If Vancouver Park Board commissioners force the Vancouver Aquarium to phase out dolphins and whales from its facility, City of Vancouver taxpayers will be responsible for reimbursing millions of dollars spent to date on expanding the marine science centre at Stanley Park.
That was the stern warning Dr. John Nightingale, CEO and President of the Vancouver Aquarium, gave to the Vision Vancouver dominated Park Board commissioners yesterday as part of a presentation during a special public meeting on the Aquarium’s future.
“As a non-profit conservation organization, the Vancouver Aquarium has already invested tens of thousands of dollars and over a thousand hours to help inform the Park Board’s review. We hope for a timely decision on their part so we may return our focus to much needed conservation work,” Dr. Nightingale told Vancity Buzz.
“If the Park Board chooses to ban cetaceans, the Aquarium will be looking for compensation for some of the $50 million already invested in our expansion to provide even better homes for our whales and dolphins.”
The meeting began with the review of an independent report created by scientists and veterinarians at the University of California which concluded the research, rescue and conservation programs undertaken by the Vancouver Aquarium depend on its whales and dolphins. Every year, it rescues, rehabilitates and releases approximately 100 marine mammals back into the wild.
For nearly two decades, the Vancouver Aquarium has committed to a strict policy of not capturing whales and dolphins from the wild. It only obtains cetaceans from other facilities if they were born in captivity, captured or were rescued and deemed unfit for release by the federal government.
A decision on the Aquarium’s future will be made after the Park Board hears from the public. Over 133 speakers, including many animal rights activists, signed up to have their voices heard. However, there was only enough time for a handful of individuals on the speakers’ list to give their allotted 3 minutes to express their opinion.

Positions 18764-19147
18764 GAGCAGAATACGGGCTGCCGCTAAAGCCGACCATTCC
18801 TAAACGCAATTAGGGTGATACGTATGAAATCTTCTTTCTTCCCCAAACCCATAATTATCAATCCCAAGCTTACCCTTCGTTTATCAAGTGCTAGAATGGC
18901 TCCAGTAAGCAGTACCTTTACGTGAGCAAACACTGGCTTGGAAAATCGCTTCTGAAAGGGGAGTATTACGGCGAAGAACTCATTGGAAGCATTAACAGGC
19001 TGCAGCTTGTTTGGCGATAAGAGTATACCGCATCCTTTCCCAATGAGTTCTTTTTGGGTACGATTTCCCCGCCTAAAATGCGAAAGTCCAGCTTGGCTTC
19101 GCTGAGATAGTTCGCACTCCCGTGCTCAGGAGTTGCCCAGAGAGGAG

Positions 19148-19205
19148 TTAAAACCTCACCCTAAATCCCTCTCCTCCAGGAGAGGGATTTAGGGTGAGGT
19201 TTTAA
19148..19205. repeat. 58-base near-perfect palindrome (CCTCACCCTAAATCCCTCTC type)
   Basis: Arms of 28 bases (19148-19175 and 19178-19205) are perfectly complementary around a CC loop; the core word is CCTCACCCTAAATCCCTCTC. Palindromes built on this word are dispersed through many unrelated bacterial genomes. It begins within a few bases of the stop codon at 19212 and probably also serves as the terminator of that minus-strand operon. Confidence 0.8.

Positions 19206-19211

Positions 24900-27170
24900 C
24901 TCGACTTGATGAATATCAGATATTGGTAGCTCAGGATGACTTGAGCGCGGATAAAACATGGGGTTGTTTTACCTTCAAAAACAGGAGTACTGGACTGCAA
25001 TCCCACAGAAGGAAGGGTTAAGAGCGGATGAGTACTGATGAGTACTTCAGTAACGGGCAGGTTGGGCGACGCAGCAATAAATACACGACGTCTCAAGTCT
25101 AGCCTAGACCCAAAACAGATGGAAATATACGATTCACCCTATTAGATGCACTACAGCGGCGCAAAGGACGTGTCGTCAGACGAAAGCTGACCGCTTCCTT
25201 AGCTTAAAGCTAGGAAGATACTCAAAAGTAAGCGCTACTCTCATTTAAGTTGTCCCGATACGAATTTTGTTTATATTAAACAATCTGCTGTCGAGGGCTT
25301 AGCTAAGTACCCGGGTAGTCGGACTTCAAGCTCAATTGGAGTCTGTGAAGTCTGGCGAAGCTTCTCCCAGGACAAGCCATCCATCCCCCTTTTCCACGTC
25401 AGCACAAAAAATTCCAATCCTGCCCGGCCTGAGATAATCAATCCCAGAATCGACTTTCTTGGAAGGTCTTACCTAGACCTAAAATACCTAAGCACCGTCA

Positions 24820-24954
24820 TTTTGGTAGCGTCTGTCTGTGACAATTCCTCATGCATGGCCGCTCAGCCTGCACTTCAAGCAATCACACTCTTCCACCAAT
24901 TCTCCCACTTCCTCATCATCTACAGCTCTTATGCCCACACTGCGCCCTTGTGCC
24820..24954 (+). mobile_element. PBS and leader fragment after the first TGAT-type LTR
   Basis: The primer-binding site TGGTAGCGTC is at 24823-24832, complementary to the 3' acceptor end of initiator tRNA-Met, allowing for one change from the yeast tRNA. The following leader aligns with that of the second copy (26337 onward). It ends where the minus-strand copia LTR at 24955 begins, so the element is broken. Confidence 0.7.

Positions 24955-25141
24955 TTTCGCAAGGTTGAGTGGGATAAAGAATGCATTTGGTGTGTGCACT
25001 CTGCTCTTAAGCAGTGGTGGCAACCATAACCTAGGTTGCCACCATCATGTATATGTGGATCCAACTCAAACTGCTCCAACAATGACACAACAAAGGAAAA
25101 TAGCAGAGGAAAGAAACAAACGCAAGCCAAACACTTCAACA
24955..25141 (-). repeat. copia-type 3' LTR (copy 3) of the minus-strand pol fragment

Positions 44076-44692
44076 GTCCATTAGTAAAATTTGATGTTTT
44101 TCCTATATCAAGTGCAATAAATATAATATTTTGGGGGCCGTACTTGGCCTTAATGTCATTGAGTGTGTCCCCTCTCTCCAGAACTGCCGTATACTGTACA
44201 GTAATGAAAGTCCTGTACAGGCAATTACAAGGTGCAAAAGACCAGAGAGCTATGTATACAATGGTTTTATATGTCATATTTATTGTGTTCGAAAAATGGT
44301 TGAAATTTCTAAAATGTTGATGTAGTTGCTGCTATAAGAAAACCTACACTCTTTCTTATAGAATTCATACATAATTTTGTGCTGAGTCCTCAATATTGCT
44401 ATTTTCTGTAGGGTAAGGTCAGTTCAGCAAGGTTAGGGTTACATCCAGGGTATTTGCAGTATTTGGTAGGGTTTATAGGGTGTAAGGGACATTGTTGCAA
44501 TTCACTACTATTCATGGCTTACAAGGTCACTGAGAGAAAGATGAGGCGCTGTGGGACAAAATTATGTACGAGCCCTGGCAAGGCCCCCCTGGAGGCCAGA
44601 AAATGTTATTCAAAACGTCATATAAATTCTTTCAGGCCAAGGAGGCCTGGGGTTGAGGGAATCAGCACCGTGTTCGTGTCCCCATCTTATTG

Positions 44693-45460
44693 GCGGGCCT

Saturday’s meeting began at 9 a.m. and ended at 5 p.m. The Park Board commissioners will reconvene on Monday to continue with the speakers’ list, but an additional third meeting later in the week will likely be needed to reach the last speaker.
Nightingale’s warning of municipal taxpayers picking up the multi-million dollar expansion cost targets the very issue of the lack in continuity with the Park Board’s policy making process.
About eight years ago, Park Board commissioners approved the Vancouver Aquarium’s expansion plans after a highly scrutinized public process that examined the intricate details of the expansion.
A public consultation process prior to the November 2006 vote also revealed 89 per cent of local residents were in favour of the expansion plan based on the full knowledge that it would include expanded indoor facilities and amenities as well as new and larger outdoor pools.
The Park Board’s approval gave the Aquarium the required green light to begin fundraising for the remaining capital needed to commence its $120 million expansion.
In April 2011, the Vancouver Aquarium decided to downsize its expansion plans to a $100 million budget, and this expansion was subsequently approved again by Vancouver Park Board commissioners in a second vote.
In anticipation of the construction to come, the majority of the Vancouver Aquarium’s dolphins and beluga whales were temporarily relocated to other North American facilities. Most of these existing mammals will likely return to the Vancouver Aquarium upon the completion of the second phase of the expansion project, although animal rights activists have erroneously claimed otherwise, saying these will be “new” dolphin and whale additions to the Vancouver Aquarium.
The second phase consists of two new larger outdoor pools for the beluga whales and is scheduled to be finished in 2017.
The institution is at odds over the Park Board’s lack of continuity as the issue of keeping cetaceans is not up for review until 2015 as previously agreed upon between the City and the Aquarium.
“Our hope is that the Park Board thoughtfully considers the science needs of having beluga whales at Vancouver’s marine science centre, as illustrated by the independent report, and they come to support the valuable cetacean research program we lead for Canada,” adds Dr. Nightingale.
The highly publicized animal activist-led movement to remove dolphins and whales from the Vancouver Aquarium gained traction within the Park Board in March 2014. At least two Park Board commissioners, Constance Barnes and Sarah Blyth, have openly stated their support for such a decision.
Featured Image: Vancouver Aquarium